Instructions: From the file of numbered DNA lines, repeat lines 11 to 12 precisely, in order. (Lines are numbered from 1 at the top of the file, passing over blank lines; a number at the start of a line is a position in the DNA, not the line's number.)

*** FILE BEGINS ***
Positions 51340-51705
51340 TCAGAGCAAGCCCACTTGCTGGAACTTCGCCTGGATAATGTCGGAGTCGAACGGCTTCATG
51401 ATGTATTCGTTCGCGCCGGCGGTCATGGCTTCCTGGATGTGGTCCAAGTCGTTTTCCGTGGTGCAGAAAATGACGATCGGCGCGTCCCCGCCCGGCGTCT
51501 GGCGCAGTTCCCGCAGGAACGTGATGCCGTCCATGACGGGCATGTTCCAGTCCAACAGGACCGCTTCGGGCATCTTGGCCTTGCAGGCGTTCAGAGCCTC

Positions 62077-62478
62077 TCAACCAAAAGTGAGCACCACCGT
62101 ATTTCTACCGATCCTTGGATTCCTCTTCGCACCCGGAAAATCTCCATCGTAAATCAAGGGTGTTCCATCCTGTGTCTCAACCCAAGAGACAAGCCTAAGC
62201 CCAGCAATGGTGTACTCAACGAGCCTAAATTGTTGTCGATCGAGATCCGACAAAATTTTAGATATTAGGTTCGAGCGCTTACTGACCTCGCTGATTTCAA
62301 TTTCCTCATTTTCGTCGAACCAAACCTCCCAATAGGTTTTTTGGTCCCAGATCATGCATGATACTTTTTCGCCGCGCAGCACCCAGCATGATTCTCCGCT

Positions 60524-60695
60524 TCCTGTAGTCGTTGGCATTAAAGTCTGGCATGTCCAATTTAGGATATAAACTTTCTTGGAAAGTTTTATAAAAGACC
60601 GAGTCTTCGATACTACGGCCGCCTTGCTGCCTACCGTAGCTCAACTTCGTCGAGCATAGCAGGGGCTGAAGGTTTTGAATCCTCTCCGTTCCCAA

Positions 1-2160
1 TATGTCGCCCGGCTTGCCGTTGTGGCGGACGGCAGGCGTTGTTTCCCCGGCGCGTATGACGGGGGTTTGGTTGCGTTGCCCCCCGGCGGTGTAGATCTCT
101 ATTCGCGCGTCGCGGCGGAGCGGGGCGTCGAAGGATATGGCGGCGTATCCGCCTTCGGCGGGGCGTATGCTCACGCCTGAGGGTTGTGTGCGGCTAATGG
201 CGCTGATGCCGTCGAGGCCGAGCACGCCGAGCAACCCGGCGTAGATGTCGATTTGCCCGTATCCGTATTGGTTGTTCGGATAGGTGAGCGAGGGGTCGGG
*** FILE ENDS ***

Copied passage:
60524 TCCTGTAGTCGTTGGCATTAAAGTCTGGCATGTCCAATTTAGGATATAAACTTTCTTGGAAAGTTTTATAAAAGACC
60601 GAGTCTTCGATACTACGGCCGCCTTGCTGCCTACCGTAGCTCAACTTCGTCGAGCATAGCAGGGGCTGAAGGTTTTGAATCCTCTCCGTTCCCAA